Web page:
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Data Analytics and the Race for the Presidency: What Obama's Campaign Team Knew

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If you’re working in digital marketing but didn’t see the most recent reports from Joshua Green, a senior national correspondent for Bloomberg Businessweek, then it’s time for you to take a coffee break and go read them.

In Green's investigation, he discovered a digital petri dish with powerful evidence that every online marketer should see. It’s the science behind winning campaigns. This campaign just happened to be the 2012 US presidential election.

In the post-election analysis, there has been great discussion about polls, voter data, and state-by-state numbers. In the weeks leading up to the election, the Republicans were predicting a big win for Governor Romney, while the Democrats were predicting an equally big win for President Obama.

Most media folks shrugged, with a "We don’t know what’s going to happen" look on their faces. That attitude also left most Americans in a slight panic with the fear that it would take another trip to the Supreme Court to determine the winner.

What President Obama's Campaign Team Knew


We have since learned that President Obama’s campaign team had the real numbers the whole time. Why?

Part of the answer sits with their data-driven campaign and online marketing tactics. It’s not the whole answer, but digital marketers should take note. The Obama campaign marketing strategy is a significant reason why Obama will be in the White House for another four years. As Google Executive Chairman Eric Schmidt, an informal campaign adviser, said in a Bloomberg Businessweek article, “This is seen as the best-run campaign ever. And there’s a lot of carry-over from political tactics to business tactics.”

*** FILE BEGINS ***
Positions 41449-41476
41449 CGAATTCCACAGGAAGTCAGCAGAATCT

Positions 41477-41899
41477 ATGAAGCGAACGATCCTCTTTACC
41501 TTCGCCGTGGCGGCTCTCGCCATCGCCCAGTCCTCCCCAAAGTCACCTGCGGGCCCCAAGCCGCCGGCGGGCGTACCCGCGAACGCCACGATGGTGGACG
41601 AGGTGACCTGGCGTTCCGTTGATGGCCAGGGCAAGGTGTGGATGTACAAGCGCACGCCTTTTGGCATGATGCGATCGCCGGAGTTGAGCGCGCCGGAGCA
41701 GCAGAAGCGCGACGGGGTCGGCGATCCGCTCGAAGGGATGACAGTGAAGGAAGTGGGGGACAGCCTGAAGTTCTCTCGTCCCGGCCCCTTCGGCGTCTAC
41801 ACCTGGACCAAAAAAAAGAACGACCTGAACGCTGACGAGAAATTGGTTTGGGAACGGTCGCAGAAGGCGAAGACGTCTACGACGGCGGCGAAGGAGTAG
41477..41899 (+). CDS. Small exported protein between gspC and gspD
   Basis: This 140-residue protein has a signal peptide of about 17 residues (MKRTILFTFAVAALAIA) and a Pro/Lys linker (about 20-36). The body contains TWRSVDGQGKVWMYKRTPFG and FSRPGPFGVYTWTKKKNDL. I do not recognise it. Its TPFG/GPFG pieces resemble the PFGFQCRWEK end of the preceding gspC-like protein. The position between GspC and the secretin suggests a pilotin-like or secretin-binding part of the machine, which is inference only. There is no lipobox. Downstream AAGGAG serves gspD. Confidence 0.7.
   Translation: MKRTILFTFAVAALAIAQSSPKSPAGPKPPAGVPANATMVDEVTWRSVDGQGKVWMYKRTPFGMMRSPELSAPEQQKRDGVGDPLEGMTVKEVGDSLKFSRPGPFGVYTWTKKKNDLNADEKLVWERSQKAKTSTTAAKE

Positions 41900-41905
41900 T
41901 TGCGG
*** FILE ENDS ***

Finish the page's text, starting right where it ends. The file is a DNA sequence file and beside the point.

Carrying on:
Try and wrap your head around these numbers: The campaign raised approximately $690 million through online marketing, and most of that money was raised through email marketing. That said, it wasn’t email marketing in the form of a daily blast to millions of Americans---it was targeted digital marketing that was rigorously tested, adjusted then executed. Yes, millions of Americans received daily updates from the Obama campaign, but not before 18 variations of multivariate testing took place on every email campaign.

As a corporate marketing director, I cringed when I read the Oct. 30 email with the subject line, “Get his back---make some calls,” but in the world of digital marketing, opinions are far less important than data. The data said that was a winning subject line.

The Role of Data Analytics


Speaking of data, it’s difficult to underestimate the role of data analytics in the Obama campaign. After discovering that half of their target group (age 29 and younger) could not be reached by phone, most of this group was reached through marketing on Facebook. As reported in Bloomberg Businessweek, the responses from their social campaign represented a higher number of people than Obama’s overall margin of victory.

What happened when the digital team in Obama’s campaign saw that 25% of their clicks were coming from mobile devices? The team raced to redevelop a mobile optimized website and release an innovative program that enabled subscribers to make one-click donations from their mobile phones. As Bloomberg Businessweek reports, “The 1.5 million one-click donors gave $115 million, or about $75 million more than tests indicated they would have otherwise.”

Those of us in digital marketing dream of having Eric Schmidt as an "informal campaign advisor" plus Obama’s several-hundred person team of digital marketers, developers and data experts. Resources aside, however, recent reports provide us with a view into the Obama team's winning digital strategy.





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Leah Anthan is technology marketing professional specializing in corporate and product marketing for software companies. She currently works as director of Corporate Marketing for EmailVision, a SaaS provider of campaign management solutions.

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